corot-greekgirl

The next portrait is by the the Italian painter Giovanni Segantini who, as a young boy, was homeless for a time, living in the streets of Milan and placed in a reform school. I’ve always found him to be a very interesting artist. The bulk of Segantini’s work are scenes of Alpine pastoral life – sheep herders and peasant folk in the Swiss mountains. This is his 1881 portrait of Leopoldina Grubicy who I’m assuming was probably the wife of Vittore Grubicy, an art gallery owner, painter, friend and supporter of Segantini. Again, marvelous shapes. A mature woman. Luminosity on the skin, the fluffy white collar, and the gold hair clip are details which draw the eye.

segantini-portraitleopoldina

Dark Matter

A few weeks from now, we can send a cruise missile to retroactively blow up 2016, right? That’s doable? I hope so because, good grief, if there was a single year in the past decade or so that deserves to wiped out of collective human memory 2016 is it. Odd though, because I always thought “2016” sounds good spoken and looks good written. Twenty-sixteen. Should have been a winner but, alas, it wasn’t.

So when I sat down with my laptop to compose this end-of-year blog post, I went back, out of curiosity, to see what I had published as the first Museworthy post of 2016. It was Rough Beasts on January 2nd; a discussion of William Butler Yeats’ poem The Second Coming, with a dash of my own struggle with depression thrown in. Now, at the end of this year, it feels like things have come full circle. And Yeats’ portentous poetical expressions about the centre not holding, darkness dropping, and the falcon not hearing the falconer, carry even more foreboding weight than ever it seems.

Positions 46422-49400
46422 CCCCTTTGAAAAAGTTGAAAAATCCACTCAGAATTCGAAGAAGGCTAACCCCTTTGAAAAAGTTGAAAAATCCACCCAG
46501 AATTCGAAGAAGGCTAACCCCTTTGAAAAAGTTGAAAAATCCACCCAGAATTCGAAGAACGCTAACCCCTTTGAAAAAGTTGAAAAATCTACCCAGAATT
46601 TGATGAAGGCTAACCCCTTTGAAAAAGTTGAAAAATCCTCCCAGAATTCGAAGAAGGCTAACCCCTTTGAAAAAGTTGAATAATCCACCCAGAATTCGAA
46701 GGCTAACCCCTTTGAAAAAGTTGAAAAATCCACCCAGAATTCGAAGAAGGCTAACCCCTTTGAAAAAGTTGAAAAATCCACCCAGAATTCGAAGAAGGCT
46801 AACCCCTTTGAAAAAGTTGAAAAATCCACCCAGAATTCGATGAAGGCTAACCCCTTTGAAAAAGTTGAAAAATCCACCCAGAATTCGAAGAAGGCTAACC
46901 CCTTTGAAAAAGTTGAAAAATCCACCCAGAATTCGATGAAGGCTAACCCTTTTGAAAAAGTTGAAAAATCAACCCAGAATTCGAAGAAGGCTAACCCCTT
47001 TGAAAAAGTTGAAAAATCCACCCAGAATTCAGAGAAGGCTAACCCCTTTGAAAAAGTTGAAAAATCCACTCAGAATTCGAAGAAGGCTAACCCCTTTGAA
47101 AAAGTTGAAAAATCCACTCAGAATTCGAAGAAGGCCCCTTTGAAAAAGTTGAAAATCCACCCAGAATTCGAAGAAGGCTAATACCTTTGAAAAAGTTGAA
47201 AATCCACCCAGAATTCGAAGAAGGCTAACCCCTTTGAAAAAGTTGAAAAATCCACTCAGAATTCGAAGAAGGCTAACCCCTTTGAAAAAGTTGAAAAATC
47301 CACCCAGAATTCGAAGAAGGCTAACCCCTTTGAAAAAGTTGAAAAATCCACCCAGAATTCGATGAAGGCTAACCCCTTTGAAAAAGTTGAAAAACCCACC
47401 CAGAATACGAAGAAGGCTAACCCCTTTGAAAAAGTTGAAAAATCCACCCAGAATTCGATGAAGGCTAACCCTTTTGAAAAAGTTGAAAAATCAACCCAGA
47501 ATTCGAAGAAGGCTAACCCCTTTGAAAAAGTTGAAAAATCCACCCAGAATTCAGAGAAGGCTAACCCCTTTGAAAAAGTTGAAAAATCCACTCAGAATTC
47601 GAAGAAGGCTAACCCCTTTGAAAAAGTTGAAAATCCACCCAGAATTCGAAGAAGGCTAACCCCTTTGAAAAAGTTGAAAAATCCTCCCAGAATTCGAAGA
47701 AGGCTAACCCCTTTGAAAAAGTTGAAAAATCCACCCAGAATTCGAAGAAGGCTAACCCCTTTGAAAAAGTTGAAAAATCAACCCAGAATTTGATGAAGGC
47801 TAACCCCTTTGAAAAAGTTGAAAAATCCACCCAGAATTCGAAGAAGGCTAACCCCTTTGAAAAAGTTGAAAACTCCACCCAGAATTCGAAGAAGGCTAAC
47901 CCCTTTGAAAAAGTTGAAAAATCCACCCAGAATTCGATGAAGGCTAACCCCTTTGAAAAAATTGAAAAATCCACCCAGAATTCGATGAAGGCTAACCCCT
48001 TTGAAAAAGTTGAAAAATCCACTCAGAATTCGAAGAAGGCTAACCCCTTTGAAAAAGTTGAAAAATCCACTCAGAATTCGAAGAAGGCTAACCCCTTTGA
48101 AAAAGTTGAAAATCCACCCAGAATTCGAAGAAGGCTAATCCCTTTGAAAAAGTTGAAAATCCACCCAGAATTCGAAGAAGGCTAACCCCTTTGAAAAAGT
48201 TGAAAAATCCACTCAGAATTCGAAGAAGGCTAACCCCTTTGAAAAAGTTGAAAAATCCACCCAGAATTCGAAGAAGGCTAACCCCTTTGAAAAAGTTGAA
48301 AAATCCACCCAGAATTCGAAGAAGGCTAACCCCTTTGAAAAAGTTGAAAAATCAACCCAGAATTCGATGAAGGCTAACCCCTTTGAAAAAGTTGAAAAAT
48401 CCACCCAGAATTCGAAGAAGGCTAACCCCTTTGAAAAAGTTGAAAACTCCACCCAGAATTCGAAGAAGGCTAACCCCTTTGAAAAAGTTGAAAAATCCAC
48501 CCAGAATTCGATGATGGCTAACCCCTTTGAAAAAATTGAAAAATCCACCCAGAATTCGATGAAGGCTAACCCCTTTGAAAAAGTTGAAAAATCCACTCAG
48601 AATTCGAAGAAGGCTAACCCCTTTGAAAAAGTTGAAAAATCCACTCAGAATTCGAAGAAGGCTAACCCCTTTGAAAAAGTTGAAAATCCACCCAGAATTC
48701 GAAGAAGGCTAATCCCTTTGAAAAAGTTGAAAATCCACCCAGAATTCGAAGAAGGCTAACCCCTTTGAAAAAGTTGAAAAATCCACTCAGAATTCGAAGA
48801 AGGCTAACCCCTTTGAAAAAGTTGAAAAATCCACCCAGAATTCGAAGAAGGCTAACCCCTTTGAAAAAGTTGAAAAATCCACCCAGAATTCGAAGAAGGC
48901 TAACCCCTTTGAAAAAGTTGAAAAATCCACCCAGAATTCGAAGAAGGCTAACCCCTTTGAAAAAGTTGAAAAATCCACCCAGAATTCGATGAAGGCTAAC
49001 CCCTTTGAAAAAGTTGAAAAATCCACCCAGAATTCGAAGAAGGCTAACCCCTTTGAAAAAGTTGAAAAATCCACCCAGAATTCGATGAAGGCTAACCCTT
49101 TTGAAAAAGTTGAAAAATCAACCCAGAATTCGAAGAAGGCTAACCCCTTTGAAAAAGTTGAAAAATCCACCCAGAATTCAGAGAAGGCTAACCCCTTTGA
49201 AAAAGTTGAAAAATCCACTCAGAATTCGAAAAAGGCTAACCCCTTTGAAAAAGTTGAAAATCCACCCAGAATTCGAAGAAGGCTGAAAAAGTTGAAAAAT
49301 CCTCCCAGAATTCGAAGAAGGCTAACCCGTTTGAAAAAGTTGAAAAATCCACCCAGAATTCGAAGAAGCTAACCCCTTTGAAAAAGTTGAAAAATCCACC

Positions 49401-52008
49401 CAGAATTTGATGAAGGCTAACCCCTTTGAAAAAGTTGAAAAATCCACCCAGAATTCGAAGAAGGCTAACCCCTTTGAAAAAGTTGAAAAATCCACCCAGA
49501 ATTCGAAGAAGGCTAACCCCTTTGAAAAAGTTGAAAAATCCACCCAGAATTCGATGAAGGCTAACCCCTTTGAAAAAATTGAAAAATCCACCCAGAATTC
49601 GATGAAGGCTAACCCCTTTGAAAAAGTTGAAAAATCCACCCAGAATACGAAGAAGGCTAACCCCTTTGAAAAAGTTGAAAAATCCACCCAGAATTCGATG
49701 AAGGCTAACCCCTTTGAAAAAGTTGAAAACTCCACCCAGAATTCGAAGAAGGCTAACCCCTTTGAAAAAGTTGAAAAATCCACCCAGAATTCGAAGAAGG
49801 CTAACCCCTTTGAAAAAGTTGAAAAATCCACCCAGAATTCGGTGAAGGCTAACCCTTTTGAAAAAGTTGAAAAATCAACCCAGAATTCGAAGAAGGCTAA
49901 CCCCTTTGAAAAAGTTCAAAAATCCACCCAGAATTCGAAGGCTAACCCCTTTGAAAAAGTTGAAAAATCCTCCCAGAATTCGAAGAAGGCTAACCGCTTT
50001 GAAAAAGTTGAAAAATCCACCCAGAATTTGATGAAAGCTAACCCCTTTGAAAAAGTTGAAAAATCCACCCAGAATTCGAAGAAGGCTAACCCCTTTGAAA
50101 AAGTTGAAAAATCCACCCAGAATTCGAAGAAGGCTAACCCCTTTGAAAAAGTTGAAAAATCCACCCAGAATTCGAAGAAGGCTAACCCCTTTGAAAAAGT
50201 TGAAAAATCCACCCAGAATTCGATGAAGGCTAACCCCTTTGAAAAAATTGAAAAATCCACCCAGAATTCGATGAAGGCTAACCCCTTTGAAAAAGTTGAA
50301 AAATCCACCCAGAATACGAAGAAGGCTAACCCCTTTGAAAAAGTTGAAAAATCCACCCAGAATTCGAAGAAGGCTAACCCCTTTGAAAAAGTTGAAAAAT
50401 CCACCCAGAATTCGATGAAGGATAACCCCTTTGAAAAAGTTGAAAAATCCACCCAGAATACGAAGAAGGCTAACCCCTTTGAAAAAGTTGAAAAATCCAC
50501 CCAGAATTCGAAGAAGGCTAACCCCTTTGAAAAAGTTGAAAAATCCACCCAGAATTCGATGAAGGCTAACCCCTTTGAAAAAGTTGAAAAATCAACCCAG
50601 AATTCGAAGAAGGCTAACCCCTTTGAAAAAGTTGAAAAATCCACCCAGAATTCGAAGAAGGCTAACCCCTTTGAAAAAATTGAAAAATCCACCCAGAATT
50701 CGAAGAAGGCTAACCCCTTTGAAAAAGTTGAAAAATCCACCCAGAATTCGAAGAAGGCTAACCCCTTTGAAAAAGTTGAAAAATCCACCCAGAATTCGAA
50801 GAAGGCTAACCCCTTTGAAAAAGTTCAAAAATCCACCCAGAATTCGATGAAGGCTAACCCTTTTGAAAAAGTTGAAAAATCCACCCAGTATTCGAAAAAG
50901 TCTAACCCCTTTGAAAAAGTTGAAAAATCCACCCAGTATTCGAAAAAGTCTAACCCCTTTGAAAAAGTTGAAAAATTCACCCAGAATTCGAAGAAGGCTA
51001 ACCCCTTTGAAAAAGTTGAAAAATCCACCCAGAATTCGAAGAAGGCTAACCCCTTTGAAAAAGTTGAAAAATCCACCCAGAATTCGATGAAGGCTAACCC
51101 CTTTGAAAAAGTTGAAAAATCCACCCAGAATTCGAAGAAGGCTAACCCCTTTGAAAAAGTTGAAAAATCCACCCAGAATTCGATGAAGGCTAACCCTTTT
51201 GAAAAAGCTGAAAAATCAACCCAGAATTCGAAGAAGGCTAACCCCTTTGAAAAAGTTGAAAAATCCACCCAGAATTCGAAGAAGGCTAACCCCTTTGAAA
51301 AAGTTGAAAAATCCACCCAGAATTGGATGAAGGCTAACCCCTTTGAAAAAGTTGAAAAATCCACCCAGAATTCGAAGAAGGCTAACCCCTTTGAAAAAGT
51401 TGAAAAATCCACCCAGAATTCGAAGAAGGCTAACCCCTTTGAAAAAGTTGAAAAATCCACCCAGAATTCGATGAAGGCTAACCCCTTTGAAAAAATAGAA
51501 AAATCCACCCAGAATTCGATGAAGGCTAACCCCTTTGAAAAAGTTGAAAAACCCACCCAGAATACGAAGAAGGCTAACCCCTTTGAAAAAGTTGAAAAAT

Solitude by Jean-Jacques Henner:

henner-solitude

How can we describe 2016? I see it as having been a queasy concoction of harrowing human tragedy with a “bread and circuses” spectacle. From Orlando to Aleppo, Brexit and Brussels, floods and earthquakes, airstrikes and debate stages, cries of war and rebellions, sacred lands and murdered gorillas and divided nations, propaganda and venal bureaucrats, and a disturbing amount of people brazenly, shamelessly lusting for power. Power; the most effective corrupter of souls known to man. Sometimes I think we’re just going through one of the innumerable rough patches that the arc of history inflicts upon us, that feels more dire than it actually is. And that could very well be the case. But then other times I think we’re witnessing the the Book of Revelation coming to life. Or the movie “Idiocracy”. Not sure which one is more terrifying at this point.

But thank god for the Chicago Cubs, yes? Their World Series triumph was a genuine, albeit fleeting, moment of jubilation, not just for their long-suffering fans but for anyone who has a soft spot for underdogs and was receptive to a much-needed bright spot in this difficult year. Well done, Cubbies! You are “lovable losers” no more.

If only heartwarming baseball stories had a lasting effect on our mood and outlook. But they don’t unfortunately. And the undercurrents of anxiety, tension, and uncertainty that are in the air cannot be brushed away.

Weary Moon, Edward Robert Hughes:

hughes-wearymoon

Is 2016 literally the “WORST YEAR EVER!!” as hysterical social media exclamations would have us believe? Well of course not literally in the entire course of human history. That’s just silly. But we are engaged in the present. We are consumed with the present. We are emotionally invested in the present. We assess present circumstances as predictors of our future and our children’s futures.